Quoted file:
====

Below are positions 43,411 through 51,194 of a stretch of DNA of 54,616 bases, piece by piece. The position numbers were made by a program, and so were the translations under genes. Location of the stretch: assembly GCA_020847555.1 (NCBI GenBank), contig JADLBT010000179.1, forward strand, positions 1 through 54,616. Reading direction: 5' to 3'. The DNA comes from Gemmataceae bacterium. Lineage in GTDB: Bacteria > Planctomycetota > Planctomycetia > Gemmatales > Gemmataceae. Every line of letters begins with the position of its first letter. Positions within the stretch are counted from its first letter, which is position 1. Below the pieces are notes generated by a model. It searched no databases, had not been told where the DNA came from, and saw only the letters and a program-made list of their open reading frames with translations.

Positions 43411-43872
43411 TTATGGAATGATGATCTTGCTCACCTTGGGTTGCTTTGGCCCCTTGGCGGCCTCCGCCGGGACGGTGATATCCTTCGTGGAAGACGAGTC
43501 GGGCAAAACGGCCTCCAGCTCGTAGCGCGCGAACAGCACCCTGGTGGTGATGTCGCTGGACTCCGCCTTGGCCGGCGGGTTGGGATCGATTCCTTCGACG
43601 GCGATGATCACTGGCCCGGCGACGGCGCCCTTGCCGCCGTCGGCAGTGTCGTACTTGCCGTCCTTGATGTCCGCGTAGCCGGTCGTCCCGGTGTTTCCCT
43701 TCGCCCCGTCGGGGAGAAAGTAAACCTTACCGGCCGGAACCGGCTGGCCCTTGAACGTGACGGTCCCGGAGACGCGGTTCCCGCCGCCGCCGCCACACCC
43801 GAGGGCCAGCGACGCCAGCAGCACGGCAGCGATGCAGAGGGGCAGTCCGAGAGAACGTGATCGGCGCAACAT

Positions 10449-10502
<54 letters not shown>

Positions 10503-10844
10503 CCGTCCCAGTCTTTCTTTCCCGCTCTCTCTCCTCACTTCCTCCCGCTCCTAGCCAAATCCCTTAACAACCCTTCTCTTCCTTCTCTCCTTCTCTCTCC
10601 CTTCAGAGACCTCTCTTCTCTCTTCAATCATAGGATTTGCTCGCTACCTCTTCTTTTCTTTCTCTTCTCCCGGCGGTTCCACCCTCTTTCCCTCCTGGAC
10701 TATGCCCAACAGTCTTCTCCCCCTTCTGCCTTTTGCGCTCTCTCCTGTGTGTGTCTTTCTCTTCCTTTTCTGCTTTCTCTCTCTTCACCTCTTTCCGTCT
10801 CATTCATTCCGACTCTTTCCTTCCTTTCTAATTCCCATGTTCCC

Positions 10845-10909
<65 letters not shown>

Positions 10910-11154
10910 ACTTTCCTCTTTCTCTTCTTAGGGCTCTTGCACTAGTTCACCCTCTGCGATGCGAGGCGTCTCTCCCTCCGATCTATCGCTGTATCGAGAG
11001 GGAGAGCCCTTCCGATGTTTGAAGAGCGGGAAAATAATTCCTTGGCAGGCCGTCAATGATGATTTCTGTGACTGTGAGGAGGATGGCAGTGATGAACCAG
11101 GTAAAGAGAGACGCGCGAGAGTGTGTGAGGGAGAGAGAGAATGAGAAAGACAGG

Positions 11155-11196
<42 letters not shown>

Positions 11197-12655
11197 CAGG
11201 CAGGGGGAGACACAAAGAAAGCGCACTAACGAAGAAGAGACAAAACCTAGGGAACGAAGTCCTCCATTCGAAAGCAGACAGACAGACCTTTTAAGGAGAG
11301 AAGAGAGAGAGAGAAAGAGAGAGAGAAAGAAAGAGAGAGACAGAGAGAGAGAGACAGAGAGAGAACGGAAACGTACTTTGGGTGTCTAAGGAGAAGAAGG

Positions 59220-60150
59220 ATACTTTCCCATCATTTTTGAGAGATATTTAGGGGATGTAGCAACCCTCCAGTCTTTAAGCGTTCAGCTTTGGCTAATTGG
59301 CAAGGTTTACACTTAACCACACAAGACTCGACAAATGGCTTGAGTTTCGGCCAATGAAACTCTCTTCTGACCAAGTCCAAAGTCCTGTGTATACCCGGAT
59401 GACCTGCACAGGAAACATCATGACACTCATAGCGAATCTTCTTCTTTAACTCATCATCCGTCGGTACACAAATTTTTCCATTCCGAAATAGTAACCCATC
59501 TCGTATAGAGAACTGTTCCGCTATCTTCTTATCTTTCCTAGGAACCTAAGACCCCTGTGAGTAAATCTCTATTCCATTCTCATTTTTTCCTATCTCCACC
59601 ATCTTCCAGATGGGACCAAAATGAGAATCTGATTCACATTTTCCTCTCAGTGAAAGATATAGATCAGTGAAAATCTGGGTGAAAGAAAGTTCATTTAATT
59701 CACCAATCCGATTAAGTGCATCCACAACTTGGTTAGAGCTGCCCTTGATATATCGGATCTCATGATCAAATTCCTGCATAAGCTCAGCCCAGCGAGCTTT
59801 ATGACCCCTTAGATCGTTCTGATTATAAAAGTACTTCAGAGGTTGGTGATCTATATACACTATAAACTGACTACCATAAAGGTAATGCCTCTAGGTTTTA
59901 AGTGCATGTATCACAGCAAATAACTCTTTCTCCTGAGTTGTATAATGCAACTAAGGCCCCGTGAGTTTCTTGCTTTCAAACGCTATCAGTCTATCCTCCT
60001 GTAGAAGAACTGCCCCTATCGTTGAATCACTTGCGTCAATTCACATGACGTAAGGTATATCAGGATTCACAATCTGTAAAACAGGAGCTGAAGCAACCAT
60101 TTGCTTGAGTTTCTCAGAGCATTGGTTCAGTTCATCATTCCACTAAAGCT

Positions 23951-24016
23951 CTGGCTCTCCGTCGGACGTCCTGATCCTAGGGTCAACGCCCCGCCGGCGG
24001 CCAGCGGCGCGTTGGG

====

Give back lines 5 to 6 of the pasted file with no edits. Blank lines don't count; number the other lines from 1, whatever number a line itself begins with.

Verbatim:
43601 GCGATGATCACTGGCCCGGCGACGGCGCCCTTGCCGCCGTCGGCAGTGTCGTACTTGCCGTCCTTGATGTCCGCGTAGCCGGTCGTCCCGGTGTTTCCCT
43701 TCGCCCCGTCGGGGAGAAAGTAAACCTTACCGGCCGGAACCGGCTGGCCCTTGAACGTGACGGTCCCGGAGACGCGGTTCCCGCCGCCGCCGCCACACCC